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32 channels Arduino radio controller


diy drone


This tutorial is divided in 3 parts: Body construction, radio controller and the flight controller.
drone body build homemade diy
Drone body
nrf14 transmitter
Radio control
receiver NRF24 MPU6050 nd multiwii
Flight control




Transmitter




Some info...

So, we're gonna build the entire radio controller using the Arduino microcontroller. We need to make the joystick and the receiver. This controller could have up to 32 8 bits channels. I will use a seacond hand radio controller. This is a walkera controller with very high quality joysticks. The most important parts of the radio controller are the joysticks, better said, the potentiometers. There are a lot of cheap radio controllers with very bad quality joysticks. The truth is that the first Arduino radio controller that I've was using joysticks like this cheap joystick modules from ebay.

cheap rc joystick
In the above photo you can see the cheap radio controller used in the previous tutorial of the RC 3D printed Spitfire plane where I've also used a seacond hand radio controller but with smaller potentiometers. But in this case here I want a higher quality controller. The other one was quite good but using high quality potentiometers will give us better precision and stability of the drone flight.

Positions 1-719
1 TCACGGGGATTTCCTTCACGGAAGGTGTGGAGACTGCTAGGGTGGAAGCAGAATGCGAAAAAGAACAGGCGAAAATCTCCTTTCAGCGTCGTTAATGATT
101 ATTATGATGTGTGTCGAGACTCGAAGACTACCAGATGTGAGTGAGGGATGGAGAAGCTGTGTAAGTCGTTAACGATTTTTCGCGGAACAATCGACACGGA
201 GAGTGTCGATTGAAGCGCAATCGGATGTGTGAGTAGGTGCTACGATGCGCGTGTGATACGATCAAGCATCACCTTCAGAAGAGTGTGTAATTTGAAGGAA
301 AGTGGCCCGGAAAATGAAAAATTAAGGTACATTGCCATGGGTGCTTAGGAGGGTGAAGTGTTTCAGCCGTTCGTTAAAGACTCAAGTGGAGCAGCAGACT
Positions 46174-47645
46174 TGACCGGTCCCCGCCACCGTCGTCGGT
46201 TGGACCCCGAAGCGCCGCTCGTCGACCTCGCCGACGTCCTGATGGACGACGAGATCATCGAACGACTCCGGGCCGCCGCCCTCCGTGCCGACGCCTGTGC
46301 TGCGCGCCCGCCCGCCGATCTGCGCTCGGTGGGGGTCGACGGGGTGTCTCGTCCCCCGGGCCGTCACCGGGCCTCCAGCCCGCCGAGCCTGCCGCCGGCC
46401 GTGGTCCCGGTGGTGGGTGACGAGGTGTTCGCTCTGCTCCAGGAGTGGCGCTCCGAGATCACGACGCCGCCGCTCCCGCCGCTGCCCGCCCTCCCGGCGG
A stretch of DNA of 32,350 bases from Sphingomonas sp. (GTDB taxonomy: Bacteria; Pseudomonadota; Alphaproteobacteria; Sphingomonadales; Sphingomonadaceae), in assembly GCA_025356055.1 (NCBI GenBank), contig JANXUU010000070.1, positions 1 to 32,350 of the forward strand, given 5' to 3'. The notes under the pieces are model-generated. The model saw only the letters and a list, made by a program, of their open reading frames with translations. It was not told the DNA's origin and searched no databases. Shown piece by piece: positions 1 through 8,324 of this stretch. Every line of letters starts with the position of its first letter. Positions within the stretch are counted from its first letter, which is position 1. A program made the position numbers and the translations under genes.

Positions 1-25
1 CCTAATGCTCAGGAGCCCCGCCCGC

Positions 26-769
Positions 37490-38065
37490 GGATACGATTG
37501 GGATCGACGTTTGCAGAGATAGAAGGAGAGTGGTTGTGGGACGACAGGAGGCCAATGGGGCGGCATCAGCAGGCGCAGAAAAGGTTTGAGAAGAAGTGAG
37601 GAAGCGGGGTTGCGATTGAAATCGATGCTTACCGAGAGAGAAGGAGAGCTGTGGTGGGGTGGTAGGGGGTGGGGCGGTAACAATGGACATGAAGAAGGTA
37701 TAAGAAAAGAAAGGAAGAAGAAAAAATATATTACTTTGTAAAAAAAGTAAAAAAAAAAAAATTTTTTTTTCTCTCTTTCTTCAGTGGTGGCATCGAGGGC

Part 1: The case

I bought this radio controller from a second hand app for just 7 euros. That's amazing. This has two high quality joysticks which give us 4 channels. It also has three extra digital channels, toggle switches.

high quality joystick

We will open this controller case with just 4 screws. Maybe remove all the electronic inside because we don't need that anymore. This is kind of an old radio controller with 35MHz crustal oscilator. This kind of controllers is beacoming less common each day because if you go to a park and there is another person using the same crystal frequency you will control his RC toy as well and you don't want that. We will build a 2.4GHz one using the NRF24 module which is an amazing small and cheap module.

All we want is to connect our Arduino inside the case to all the 4 potentiometers and maybe to the extra 3 digital toggle switches as well. Maybe we add a few more extra switches or potemtiometers to have even more channels.

high quality joystick

This case is great. It aleready has a 8 x 1.5V battery pack. It has an middle on/off switch, a 12V adaptor to charge the batteries, a battery level indicator, a PS/2 connecter that I could use to program the Arduino and the two high quality joysticks. This are all great features that I will use in this project.




Part 2: Schematic